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Occam’s Razor for Big Data? On Detecting Quality in Large Unstructured Datasets

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Centre National de la Recherche Scientifique, UMR 7357 ICube Lab, CNRS-Strasbourg University, 67200 Strasbourg, France
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NTNU Trondheim, 7491 Trondheim, Norway
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Institute of Applied Informatics, Faculty of Science, University of South Bohemia Czech Republic, 370 05 České Budějovice, České
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Informatics Department, Kogakkan University, Ise Mie 516-0016, Japan
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Department of Mobility & Energy, University of Applied Sciences Upper Austria, 4232 Hagenberg Austria
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Namics—A Merkle Company, 20357 Hamburg, Germany
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Authors to whom correspondence should be addressed.
Appl. Sci. 2019, 9(15), 3065; https://doi.org/10.3390/app9153065
Received: 23 June 2019 / Revised: 23 July 2019 / Accepted: 24 July 2019 / Published: 29 July 2019
(This article belongs to the Special Issue Perception and Communication)
Detecting quality in large unstructured datasets requires capacities far beyond the limits of human perception and communicability and, as a result, there is an emerging trend towards increasingly complex analytic solutions in data science to cope with this problem. This new trend towards analytic complexity represents a severe challenge for the principle of parsimony (Occam’s razor) in science. This review article combines insight from various domains such as physics, computational science, data engineering, and cognitive science to review the specific properties of big data. Problems for detecting data quality without losing the principle of parsimony are then highlighted on the basis of specific examples. Computational building block approaches for data clustering can help to deal with large unstructured datasets in minimized computation time, and meaning can be extracted rapidly from large sets of unstructured image or video data parsimoniously through relatively simple unsupervised machine learning algorithms. Why we still massively lack in expertise for exploiting big data wisely to extract relevant information for specific tasks, recognize patterns and generate new information, or simply store and further process large amounts of sensor data is then reviewed, and examples illustrating why we need subjective views and pragmatic methods to analyze big data contents are brought forward. The review concludes on how cultural differences between East and West are likely to affect the course of big data analytics, and the development of increasingly autonomous artificial intelligence (AI) aimed at coping with the big data deluge in the near future. View Full-Text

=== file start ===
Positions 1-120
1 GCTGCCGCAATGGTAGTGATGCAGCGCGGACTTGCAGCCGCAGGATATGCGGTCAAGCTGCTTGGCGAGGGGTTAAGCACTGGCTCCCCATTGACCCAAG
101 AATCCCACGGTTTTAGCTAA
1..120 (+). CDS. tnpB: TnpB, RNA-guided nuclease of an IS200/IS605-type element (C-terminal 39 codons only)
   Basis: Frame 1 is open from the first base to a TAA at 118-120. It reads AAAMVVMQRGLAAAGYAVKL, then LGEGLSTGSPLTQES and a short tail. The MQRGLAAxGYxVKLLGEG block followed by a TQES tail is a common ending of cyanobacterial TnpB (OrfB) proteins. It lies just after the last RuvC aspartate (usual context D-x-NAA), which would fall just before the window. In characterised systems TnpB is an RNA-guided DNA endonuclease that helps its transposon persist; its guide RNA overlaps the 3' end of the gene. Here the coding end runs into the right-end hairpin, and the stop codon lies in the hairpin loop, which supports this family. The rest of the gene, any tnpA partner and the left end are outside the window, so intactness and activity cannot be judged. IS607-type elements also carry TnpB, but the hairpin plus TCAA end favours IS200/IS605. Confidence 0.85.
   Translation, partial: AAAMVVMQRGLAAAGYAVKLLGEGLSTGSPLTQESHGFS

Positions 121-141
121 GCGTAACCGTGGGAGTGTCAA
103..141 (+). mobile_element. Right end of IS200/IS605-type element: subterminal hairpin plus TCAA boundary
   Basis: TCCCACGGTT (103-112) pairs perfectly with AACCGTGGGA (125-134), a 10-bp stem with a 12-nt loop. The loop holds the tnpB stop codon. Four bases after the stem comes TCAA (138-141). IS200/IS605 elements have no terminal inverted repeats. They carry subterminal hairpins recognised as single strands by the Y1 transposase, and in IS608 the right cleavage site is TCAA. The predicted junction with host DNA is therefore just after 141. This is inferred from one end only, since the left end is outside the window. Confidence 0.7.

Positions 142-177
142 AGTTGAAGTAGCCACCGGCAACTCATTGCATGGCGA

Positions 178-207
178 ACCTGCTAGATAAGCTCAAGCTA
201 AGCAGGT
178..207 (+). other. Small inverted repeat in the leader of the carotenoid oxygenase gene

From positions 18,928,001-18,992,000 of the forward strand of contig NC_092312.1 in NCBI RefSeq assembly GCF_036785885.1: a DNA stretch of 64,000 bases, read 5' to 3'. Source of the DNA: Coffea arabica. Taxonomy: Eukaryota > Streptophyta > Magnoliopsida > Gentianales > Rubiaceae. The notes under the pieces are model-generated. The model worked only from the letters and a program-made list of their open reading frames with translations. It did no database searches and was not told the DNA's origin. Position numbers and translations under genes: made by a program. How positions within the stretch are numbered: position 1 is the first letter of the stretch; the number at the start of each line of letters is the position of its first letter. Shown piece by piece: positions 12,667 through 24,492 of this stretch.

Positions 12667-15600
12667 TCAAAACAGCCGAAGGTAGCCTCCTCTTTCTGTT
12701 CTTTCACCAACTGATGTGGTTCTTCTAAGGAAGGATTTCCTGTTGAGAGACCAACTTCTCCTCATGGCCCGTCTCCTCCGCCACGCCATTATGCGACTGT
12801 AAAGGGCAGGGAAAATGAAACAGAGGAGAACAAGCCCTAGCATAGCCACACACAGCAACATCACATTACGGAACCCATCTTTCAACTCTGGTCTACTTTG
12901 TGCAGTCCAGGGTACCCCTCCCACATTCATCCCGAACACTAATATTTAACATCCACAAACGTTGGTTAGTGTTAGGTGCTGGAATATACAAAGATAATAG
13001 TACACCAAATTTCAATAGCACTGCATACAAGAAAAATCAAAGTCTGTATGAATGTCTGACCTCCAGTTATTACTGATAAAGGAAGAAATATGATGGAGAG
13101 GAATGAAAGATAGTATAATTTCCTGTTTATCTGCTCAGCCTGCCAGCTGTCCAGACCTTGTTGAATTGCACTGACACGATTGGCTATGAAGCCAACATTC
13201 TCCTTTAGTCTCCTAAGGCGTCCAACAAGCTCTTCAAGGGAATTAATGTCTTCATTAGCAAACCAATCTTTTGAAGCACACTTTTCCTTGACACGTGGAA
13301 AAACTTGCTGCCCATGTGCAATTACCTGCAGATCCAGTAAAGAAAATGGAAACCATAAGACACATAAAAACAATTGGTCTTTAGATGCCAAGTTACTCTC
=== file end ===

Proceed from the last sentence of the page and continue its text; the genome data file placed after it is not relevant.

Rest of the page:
Keywords: big data; non-dimensionality; applied data science; paradigm shift; artificial intelligence; principle of parsimony (Occam’s razor) big data; non-dimensionality; applied data science; paradigm shift; artificial intelligence; principle of parsimony (Occam’s razor)
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Dresp-Langley, B.; Ekseth, O.K.; Fesl, J.; Gohshi, S.; Kurz, M.; Sehring, H.-W. Occam’s Razor for Big Data? On Detecting Quality in Large Unstructured Datasets. Appl. Sci. 2019, 9, 3065.

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